To ensure proper implementation of the new National Manufacturing Policy (NMP), it is indispensable to liberalize India’s labor markets and make the movement of labor perfectly mobile across the sectors; otherwise there is no incentive for industry to create jobs. To make this happen, there has to be a greater understanding between government agencies, industry representatives and representatives of major unions. While conceptually NMIZs seem to be an excellent idea, it runs the risk of ending up being ineffectual given the problems faced by many SEZs with regard to land acquisition. Also, the policy relies on creation of few Greenfield clusters that too only along the Delhi-Mumbai Industrial Corridor (DMIC). Thus, it appears as if the NIMZs have been conceptualized on the
References . http://india.gov.in/allimpfrms/alldocs/16 395.pdf . http://www.etmag.com/etmagnews/daily-news/2012/0531/26.htm . http://www.eastasiaforum.org/2011/11/3 0/does-india-really-need-a-nationalmanufacturing policy/
Dark Ages of Manufacturing Industry Shahul Hameed, PGP 2012-14 Indian Institute of Management Raipur
This article captures the current situation of manufacturing business in India. Though our GDP started rising again after a long period, the contribution of manufacturing sector in this growth is very meager. There are numerous reasons around this issue and lack of Government intervention is one primary reason among those. Is the manufacturing industry doomed to wane further even in the forthcoming periods as well? Or is there any possibility of turnaround? Indian market as well as manufacturing sector. The GDP growth of India has revived up to 5.5% in the last quarter after dropping from a high of 9.2% in Q4 in 2010-11 to a low of 5.3% in Q4 in 2011-12. So it is not your fault to presume that you could not find any better time than this, to make all your investments here, since India has started showing some positive signs eventually after a long period of rough patch. But, you fail to realize one important fact, that you come to a sudden conclusion by getting to know only a few facts where further explorations are highly needed.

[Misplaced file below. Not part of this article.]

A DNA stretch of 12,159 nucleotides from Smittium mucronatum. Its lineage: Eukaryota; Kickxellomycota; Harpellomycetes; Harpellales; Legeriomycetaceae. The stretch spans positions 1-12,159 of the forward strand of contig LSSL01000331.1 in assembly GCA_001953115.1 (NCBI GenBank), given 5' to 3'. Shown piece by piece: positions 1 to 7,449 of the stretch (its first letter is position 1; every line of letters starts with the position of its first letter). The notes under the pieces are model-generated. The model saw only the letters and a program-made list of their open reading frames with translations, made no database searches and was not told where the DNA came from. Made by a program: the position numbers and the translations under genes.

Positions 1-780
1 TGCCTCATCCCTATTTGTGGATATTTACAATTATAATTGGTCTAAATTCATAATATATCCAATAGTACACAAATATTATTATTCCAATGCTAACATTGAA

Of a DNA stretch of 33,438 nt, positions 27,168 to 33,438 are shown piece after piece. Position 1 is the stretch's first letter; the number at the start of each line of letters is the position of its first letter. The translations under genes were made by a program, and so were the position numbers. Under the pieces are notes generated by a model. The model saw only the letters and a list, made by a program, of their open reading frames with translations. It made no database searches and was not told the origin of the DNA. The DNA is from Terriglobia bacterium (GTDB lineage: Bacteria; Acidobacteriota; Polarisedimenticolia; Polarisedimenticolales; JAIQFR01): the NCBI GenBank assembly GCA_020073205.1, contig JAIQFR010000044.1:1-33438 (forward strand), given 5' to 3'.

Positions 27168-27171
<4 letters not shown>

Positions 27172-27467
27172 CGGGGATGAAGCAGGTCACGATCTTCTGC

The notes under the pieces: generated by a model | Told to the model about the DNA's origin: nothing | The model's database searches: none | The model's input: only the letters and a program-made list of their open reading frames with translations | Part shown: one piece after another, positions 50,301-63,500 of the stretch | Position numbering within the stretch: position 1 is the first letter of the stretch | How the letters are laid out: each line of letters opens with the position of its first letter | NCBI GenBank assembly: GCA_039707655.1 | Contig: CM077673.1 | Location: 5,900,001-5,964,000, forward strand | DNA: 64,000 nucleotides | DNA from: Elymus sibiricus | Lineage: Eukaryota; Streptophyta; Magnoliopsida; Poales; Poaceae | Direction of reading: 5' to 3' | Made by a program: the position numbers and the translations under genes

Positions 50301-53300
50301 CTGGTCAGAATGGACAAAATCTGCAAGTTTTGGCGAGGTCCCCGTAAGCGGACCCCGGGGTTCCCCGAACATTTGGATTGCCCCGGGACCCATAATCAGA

You are a reputed manufacturing firm, say ABC Ltd. and I am also an equally wellknown consulting firm, say XYZ Ltd. You come to me and seek advice to open a manufacturing firm in India, having considered India to be a huge market that could be exploited to your full capability. You sound very confident and optimistic about your plans. But you could not have expected even a little that I am going to shatter all your plans in a flash by saying, â€˜please never ever think of doing a manufacturing business in Indiaâ€™. My answer sends a real shocking signal to you and it looks like you do not get convinced at all. Since you come to me with a programmed state of mind, of setting up a business and earning a super- normal profit, my job is getting tougher in making you understand the reality. Now you consider me as a naive consultant and get a second thought of going to some better consultants. Since you paid me some advance amount for the advisory services and you donâ€™t want to lose your investment just like that, you halfheartedly decide to spend some time with me to know the logic behind my hypothesis.
I am making you dig deeper into the other data available; now you come to know that out of the whole GDP growth, manufacturing sector has posted a mere
I am starting my justifications by presenting some current facts pertaining to overall
growth of only 0.2% which is totally dreadful for a sector. This result shows clearly the plethora of problems the Indian manufacturers are facing. Also while looking at another data on inflation in this July, figures reveal that the rate of price rise of primary products was at a high 10% plus while that for manufactured goods was only about half that rate; this means the manufacturing goods’ price remains pegged at a certain level in spite of the increase in overall inflation.
scope for you to decrease the cost of production unless you adopt a 100% efficiency in your production which is also not practically possible and even if it happens, it is not going to reduce your burden to a large extent. So the manufacturers are cornered from all sides, only because of the external problems and not due to those which are caused by them.
You may wonder why this happens because overall inflation means all products’ prices should also go up equally without any discrimination; since all fixed and variable costs should have been going up because of inflation. Naturally you will increase your price to maintain your profit margin or at least to avoid losses. So, as a manufacturer, you could be least bothered about inflation as long as you are also able to raise your price level. If your product comes under the necessity category, you can fully afford to do it, but in case of luxury products, you can’t do so since the demand for a luxury product may go lower with the price raise. Also due to the liberalization of economy, foreign products are already flooded in Indian markets and if you raise the prices above a threshold level, you will lose a large share of customer bases.